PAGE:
DenseBreast-info, Inc. (DB-I) has shared its public comments on the FDA’s proposed changes to the Mammography Quality Standards Act of 1992 (MQSA). The FDA first announced its efforts to amend the MQSA back in March.
Though the FDA is proposing several changes to the act, DB-I focused on one specific area: the move to add breast density reporting information to all summary letters sent to patients after they undergo a mammogram.
“DB-I supports the FDA in its goal to strengthen the communication of healthcare information in order to allow for more informed decision making by patients and their health providers,” according to group’s comments.
DB-I’s feedback included suggested changes to the alerts sent to patients once they undergo a mammogram. If the patient has low breast density, for example, the text suggested by DB-I reads:
Breast tissue density can be low or high. This depends on how much fat and dense tissue is present in the breast. High density tissue makes it harder to find cancer on a mammogram. Your breast tissue density is low and your breasts are not considered dense. Follow the advice in this letter, and talk to your healthcare provider about your risks for breast cancer and the recommended screening for your individual situation. It is important to continue routine screening mammograms. Risk factors can change and should be reviewed from time to time.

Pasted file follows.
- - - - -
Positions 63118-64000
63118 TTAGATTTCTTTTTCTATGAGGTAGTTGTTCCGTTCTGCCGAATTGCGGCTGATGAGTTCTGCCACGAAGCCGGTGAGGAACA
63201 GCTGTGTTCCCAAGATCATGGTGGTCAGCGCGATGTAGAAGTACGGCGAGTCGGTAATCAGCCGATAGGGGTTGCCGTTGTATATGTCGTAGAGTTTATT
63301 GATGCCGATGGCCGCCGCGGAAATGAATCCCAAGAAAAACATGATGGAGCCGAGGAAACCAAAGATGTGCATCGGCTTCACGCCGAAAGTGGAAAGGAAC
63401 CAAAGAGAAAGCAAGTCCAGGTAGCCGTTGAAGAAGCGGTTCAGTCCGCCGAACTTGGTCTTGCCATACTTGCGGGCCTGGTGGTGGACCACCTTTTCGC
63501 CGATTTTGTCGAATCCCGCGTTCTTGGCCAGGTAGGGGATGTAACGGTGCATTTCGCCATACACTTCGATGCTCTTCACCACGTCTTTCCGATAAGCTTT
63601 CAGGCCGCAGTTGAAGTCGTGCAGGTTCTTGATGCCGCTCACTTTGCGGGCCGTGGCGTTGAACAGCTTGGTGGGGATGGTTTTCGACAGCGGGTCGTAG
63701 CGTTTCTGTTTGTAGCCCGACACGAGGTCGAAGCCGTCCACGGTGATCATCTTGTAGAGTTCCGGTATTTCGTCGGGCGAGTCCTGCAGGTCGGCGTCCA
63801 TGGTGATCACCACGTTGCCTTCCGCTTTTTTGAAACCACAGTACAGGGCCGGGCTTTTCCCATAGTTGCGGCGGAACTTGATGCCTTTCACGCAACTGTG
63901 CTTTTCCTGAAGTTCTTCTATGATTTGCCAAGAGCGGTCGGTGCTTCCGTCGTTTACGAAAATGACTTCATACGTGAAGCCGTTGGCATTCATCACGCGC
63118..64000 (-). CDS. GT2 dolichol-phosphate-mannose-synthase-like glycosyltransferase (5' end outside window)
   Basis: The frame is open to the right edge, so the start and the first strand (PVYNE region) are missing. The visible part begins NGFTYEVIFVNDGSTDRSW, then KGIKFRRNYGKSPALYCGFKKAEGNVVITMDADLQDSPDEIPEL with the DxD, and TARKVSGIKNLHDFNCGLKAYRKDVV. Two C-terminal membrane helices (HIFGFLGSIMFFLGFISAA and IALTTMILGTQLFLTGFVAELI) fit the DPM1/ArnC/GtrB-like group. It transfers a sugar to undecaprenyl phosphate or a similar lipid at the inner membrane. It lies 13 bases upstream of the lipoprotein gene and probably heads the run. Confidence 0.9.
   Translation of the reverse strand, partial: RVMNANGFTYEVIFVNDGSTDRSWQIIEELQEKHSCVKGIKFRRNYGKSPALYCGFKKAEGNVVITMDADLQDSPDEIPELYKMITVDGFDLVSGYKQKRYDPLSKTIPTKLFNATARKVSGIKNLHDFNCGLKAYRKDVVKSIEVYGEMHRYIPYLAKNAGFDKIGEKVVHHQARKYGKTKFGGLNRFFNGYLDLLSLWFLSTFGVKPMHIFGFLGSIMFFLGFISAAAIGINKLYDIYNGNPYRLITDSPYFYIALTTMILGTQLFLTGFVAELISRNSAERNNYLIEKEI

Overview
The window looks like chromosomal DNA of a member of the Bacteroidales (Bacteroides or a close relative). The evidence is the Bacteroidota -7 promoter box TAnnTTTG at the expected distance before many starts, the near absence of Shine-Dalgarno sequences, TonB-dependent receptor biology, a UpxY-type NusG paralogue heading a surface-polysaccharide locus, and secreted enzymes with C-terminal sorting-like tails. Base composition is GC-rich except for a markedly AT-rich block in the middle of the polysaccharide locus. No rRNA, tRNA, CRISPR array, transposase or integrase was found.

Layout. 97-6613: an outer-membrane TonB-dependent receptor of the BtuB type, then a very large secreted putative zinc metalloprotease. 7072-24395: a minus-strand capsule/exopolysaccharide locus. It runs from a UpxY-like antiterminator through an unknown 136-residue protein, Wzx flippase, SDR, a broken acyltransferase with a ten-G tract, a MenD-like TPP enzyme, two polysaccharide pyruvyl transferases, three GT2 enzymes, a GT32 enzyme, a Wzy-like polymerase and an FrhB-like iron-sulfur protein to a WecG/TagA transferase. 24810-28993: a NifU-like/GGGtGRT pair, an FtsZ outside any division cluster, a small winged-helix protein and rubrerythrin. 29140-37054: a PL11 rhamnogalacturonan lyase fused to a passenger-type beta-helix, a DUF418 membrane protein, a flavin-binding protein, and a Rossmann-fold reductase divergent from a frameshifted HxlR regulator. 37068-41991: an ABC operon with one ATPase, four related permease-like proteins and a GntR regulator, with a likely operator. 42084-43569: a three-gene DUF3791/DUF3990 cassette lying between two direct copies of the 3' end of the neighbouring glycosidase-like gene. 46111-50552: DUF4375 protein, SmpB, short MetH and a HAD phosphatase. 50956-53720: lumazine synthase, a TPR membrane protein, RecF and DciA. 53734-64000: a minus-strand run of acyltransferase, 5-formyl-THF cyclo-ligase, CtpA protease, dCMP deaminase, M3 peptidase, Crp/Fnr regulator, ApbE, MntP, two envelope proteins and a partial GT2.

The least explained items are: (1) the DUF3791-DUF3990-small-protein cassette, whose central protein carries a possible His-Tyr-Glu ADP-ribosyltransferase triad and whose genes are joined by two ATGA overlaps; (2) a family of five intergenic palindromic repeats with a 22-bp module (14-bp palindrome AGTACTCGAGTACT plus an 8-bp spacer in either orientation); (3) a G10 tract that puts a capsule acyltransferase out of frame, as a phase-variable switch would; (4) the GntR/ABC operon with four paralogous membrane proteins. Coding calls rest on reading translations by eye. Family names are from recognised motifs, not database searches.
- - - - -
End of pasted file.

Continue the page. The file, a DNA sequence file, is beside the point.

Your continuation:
If the patient has high breast density, the text suggested by DB-I reads:
Breast tissue density can be low or high. This depends on how much fat and dense tissue is present in the breast. Your breast tissue density is high which makes it harder to find breast cancer on a mammogram. As a result, other imaging tests after your mammogram may be appropriate. Dense breasts are normal but do also raise the risk for getting breast cancer. Follow the advice in this letter and talk to your health care provider about high breast density, your other risk factors, and breast screening for your specific situation. It is important to continue routine screening mammograms. Breast density and other risk factors can change and should be reviewed from time to time.
In addition, since 38 states already had some form of breast density legislation in place, DB-I requested clarification on how these states should act moving forward. There are certain differences between the states that could potentially cause confusion at a later date.
The full DB-I public comments are available here.